Weeks after the passing of the famed New York Times photographer Bill Cunningham, who died at the age of 87 after being hospitalized for a stroke on June 25, Mayor Bill de Blasio is set to name a Manhattan intersection after the eminent recorder of street style on Wednesday morning—for exactly seven days, at least.
The naming ceremony, which will take place at the corner of Fifth Avenue and 57th Street on July 6 at 12:30 p.m., was scheduled after a petition signed by roughly 6,100 of Cunningham’s fans to commemorate the photographer made its rounds on the Internet. Notably, the street corner where the dedication will take place was one of Cunningham’s favorite spots to observe and indelibly capture fashionable passersby via film.
While the northeast corner of 57th and Fifth Avenue will only hold for one week under the name “Bill Cunningham Corner,” this does not mean that there is no chance for a more permanent monument to honor the beloved photographer. As NYT noted, the process behind renaming street names has become more strenuous within the past few years, requiring an intricate, bureaucratic tango (or as the Times put it, a “complicated legislative process”).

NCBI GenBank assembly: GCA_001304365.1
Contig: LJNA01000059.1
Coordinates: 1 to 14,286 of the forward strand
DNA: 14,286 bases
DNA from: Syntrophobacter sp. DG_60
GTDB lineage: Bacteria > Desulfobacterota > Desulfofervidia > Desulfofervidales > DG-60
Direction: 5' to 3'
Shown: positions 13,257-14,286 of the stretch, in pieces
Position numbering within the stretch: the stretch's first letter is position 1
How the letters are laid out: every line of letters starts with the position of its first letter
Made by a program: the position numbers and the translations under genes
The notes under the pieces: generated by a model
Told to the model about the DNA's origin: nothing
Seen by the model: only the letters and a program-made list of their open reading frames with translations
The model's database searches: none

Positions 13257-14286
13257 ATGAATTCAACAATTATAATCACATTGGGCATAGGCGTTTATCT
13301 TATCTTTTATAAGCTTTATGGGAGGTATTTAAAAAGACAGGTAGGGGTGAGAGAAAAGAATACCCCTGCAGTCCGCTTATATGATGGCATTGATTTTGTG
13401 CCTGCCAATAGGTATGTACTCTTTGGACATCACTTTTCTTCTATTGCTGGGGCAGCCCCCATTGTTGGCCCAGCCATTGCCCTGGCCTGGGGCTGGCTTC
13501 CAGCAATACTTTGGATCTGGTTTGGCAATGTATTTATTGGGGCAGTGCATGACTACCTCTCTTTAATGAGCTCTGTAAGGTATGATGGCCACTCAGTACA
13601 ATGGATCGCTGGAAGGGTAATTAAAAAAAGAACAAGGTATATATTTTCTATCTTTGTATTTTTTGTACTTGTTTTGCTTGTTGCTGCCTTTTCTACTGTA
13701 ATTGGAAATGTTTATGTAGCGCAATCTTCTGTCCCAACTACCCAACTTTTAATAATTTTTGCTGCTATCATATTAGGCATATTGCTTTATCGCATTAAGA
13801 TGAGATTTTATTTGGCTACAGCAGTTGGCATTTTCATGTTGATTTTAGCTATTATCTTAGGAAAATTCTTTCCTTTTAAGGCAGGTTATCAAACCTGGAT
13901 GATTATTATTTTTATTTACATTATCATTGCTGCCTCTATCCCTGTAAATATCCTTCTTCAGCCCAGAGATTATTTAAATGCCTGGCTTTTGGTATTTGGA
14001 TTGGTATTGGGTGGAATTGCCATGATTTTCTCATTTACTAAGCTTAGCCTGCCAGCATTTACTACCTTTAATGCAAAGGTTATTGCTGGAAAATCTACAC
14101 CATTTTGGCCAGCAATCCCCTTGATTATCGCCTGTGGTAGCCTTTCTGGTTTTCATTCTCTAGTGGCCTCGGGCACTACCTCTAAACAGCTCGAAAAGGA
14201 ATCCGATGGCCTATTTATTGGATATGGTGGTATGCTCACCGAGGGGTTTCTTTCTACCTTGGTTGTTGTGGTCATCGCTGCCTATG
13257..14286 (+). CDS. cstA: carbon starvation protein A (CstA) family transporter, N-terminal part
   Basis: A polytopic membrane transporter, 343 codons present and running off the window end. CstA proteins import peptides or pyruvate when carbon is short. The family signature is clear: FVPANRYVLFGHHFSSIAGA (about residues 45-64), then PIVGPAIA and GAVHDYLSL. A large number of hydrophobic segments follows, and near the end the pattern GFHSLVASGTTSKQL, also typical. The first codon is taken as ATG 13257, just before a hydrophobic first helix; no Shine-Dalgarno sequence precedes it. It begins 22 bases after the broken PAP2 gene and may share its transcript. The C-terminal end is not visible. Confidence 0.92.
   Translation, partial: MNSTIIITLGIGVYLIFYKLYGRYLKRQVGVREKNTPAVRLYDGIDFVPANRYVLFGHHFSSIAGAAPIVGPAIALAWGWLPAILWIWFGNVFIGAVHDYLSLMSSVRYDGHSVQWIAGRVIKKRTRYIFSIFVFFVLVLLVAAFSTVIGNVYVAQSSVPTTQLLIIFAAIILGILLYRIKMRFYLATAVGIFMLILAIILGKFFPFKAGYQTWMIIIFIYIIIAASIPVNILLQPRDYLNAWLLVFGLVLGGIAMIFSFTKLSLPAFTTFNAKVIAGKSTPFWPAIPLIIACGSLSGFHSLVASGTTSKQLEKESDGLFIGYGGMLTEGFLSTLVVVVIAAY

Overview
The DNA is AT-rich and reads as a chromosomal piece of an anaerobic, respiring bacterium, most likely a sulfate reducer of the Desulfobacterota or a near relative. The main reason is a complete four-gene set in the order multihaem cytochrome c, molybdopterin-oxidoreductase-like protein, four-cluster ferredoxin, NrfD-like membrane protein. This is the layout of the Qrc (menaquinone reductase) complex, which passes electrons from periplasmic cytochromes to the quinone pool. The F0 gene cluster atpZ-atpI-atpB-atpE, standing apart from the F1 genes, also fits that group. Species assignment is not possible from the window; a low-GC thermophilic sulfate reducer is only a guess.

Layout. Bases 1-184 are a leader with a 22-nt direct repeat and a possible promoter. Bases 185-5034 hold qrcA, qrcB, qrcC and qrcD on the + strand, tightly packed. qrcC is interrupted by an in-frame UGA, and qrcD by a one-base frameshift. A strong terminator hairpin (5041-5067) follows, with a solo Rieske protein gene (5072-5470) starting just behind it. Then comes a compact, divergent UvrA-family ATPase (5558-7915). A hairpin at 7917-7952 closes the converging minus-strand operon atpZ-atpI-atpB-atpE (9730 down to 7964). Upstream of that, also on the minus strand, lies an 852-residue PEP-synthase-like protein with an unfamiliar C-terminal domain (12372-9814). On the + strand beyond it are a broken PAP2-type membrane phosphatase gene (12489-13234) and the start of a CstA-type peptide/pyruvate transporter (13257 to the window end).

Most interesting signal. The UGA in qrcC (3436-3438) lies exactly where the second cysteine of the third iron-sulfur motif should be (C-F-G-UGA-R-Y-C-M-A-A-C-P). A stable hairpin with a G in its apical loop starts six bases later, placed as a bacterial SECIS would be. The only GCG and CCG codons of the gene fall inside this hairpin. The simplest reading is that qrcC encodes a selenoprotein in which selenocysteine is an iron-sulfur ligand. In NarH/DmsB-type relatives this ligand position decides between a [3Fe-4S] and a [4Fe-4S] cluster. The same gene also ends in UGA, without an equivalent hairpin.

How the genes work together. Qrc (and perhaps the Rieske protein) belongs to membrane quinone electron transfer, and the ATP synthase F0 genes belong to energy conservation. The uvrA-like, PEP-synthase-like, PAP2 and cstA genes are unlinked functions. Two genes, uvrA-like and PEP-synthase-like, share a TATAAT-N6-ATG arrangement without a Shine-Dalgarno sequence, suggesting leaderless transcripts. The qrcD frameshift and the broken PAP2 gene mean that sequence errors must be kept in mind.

As an alternative, de Blasio’s office is currently exploring more options to honor the man known as a “living landmark” during his lifetime.
“Bill Cunningham turned our sidewalks into runways and New Yorkers into models,” de Blasio said in an official statement. “His vivid photos captured our city’s diversity in every sense of the word, and helped define New York as the fashion capital of the world.”
The temporary naming ceremony will include guests like New York’s deputy mayor Alicia Glen, former Metropolitan Museum of Art curator Harold Koda, and current NYT executive director Dean Baquet as speakers.
Image via Getty.